Summer has arrived at last and, after England’s winter of discontent, Eddie Jones will attempt to put a dismal Six Nations campaign and a review by his Twickenham employers behind him and lay the foundations for the next World Cup.
On Thursday, England’s head coach announces a squad to face Scotland in an A team fixture at Leicester on 27 July and for two internationals against the United States and Canada at Twickenham in early July. The accent will be on youth. With 11 of his frontline players going to South Africa on the Lions tour, Jones has the chance to cast an eye over some of the emerging talent in a Premiership season that because of the pandemic seems never-ending.
The sunny weather has given us some cricket scores in the Premiership although the high-scoring games are not always to the liking of England’s head coach, as he explained during the week.
“When the sun is shining the ball has got quicker and defences have struggled to get set. Some of these games don’t have the rigour and intensity that you need to see players perform under. You do see great games, though. The Sale-Bristol game, for instance, was a terrific game of rugby.”
The sunshine and harder grounds and the anticipated absence from his squad of George Ford make it certain Marcus Smith will at last get the chance to swap his multi-coloured Harlequins shirt for the white of England in the coming weeks. The 22-year-old fly-half has been in blistering form this season and is one of the reasons his club have qualified for the Premiership play-offs.
There has been a clamour for Smith to step up. “Marcus Smith has benefited from that quicker ball,” Jones said. “From seeing him at Brighton College back in 2015 I’ve watched him a lot. He’s got a nice balance to his game.”
With England’s other leading fly-half Owen Farrell off to South Africa, Jones will be on the lookout for another captain. One candidate could be the Bath flanker Sam Underhill, who missed the Six Nations through an injury that cost him a place on the Lions tour. Four years ago, Jones took a squad to play two Tests in Argentina without the players selected for the Lions in New Zealand and Underhill, then playing outside England with the Ospreys, and a then-18-year-old Tom Curry emerged as fixtures in England’s back row.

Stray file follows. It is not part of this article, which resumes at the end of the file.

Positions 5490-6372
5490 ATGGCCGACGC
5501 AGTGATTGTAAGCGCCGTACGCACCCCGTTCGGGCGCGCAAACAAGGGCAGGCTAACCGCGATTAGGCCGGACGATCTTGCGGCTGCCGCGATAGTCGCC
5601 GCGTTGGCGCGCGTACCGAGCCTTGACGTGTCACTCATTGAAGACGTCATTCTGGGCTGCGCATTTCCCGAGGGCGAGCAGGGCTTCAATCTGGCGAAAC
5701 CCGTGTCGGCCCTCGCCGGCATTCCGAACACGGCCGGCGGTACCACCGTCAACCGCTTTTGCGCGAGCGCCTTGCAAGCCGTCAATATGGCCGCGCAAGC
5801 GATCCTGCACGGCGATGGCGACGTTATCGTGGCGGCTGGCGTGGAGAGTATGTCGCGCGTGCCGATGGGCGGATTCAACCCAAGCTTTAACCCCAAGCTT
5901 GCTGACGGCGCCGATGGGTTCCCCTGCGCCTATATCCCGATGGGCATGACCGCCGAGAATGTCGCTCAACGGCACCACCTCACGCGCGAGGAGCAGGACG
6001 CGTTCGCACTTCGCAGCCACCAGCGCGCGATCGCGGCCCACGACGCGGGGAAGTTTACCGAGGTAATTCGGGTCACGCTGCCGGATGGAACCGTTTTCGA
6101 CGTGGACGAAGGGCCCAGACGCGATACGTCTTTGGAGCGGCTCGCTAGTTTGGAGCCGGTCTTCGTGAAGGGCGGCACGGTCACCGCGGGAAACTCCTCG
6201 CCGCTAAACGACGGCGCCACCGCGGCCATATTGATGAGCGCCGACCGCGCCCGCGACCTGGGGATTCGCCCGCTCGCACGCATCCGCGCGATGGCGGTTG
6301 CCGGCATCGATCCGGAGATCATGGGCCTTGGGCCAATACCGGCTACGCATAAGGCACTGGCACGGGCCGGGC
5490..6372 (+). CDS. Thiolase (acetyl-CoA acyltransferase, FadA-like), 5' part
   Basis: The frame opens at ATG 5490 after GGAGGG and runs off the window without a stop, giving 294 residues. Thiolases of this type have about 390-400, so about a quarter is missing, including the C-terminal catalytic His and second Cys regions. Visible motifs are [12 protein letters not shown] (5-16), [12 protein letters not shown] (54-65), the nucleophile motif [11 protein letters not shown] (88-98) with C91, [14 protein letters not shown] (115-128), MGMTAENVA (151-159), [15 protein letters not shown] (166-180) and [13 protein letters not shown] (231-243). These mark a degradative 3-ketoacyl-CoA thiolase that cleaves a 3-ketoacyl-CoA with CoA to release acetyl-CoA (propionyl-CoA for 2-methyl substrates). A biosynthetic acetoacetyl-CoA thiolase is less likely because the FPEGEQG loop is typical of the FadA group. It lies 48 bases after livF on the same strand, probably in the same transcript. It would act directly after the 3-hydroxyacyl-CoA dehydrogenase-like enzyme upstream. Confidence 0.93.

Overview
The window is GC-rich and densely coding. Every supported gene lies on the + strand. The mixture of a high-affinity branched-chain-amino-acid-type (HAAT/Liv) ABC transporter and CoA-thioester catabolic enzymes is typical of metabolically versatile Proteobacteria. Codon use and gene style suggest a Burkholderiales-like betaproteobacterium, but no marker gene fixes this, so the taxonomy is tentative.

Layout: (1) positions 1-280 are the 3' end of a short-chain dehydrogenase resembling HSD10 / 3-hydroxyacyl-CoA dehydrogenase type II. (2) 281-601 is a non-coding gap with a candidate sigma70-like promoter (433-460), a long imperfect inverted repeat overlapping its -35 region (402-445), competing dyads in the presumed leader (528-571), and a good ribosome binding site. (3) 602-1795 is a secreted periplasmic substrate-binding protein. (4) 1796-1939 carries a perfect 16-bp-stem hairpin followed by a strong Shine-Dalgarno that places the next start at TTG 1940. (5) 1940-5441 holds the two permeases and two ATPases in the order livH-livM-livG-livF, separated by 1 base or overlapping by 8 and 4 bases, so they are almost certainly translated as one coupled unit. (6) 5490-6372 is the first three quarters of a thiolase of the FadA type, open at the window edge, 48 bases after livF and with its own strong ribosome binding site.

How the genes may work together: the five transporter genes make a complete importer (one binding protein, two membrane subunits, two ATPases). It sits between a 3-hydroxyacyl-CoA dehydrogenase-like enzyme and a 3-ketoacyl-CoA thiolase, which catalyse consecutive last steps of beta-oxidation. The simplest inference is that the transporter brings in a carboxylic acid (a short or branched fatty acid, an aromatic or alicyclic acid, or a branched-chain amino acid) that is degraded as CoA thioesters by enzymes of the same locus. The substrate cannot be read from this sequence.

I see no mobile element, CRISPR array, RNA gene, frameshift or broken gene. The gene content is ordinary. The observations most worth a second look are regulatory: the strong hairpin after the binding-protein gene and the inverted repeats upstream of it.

“Two years from the World Cup these games open up some opportunities for young players. In 2017, it was Underhill and Curry and if we can get two or three more this time that would be a bonus,” said Jones. “There will be a clean sheet for the next couple of games. I’ve been travelling the country looking for the right talent and I think perhaps I have found a few players.”
Jones has been impressed with some of the younger players at Sale who, despite an overreliance of their South African contingent, have some of the most promising English talent about. Tom Curry’s twin, Ben, is one player expected to make his own breakthrough before long.
“In Argentina we picked Ben ahead of Tom. He’s had a bad time through injuries. It can be difficult for twins. Historically one tends to step up quicker. But in that game against Bristol I saw that he has the fight in him. There are a lot of good young players at Sale like the scrum-half [Raphael] Quirke and the loose-head [Bevan] Rodd.”
Sale’s head coach, Alex Sanderson, had also spoken enthusiastically of his fit-again centre Manu Tuilagi who Jones would love to pair up again with Henry Slade, another player surprisingly left out of Warren Gatland’s Lions squad.
Waiting for Tuilagi to put together a long run of internationals has been English rugby’s equivalent of Waiting for Godot over the years and his withdrawal from Friday’s Premiership fixture after it emerged he had been in close contact with a Sale member of staff who tested positive for Covid-19 will have set him back further.
Jones is understandably cautious. “It’s a bit premature at this stage. We’ll have to see how he goes for the rest of the season before we make a judgment on him. I’ll go up there and have a chat with him and see where he’s at.”
Jones repeated his mantra during the week that he wants to make England “the best team in the world”. For now, England’s disgruntled supporters will be happy to see them entertain Twickenham next month with a cricket score or two against the US and Canada.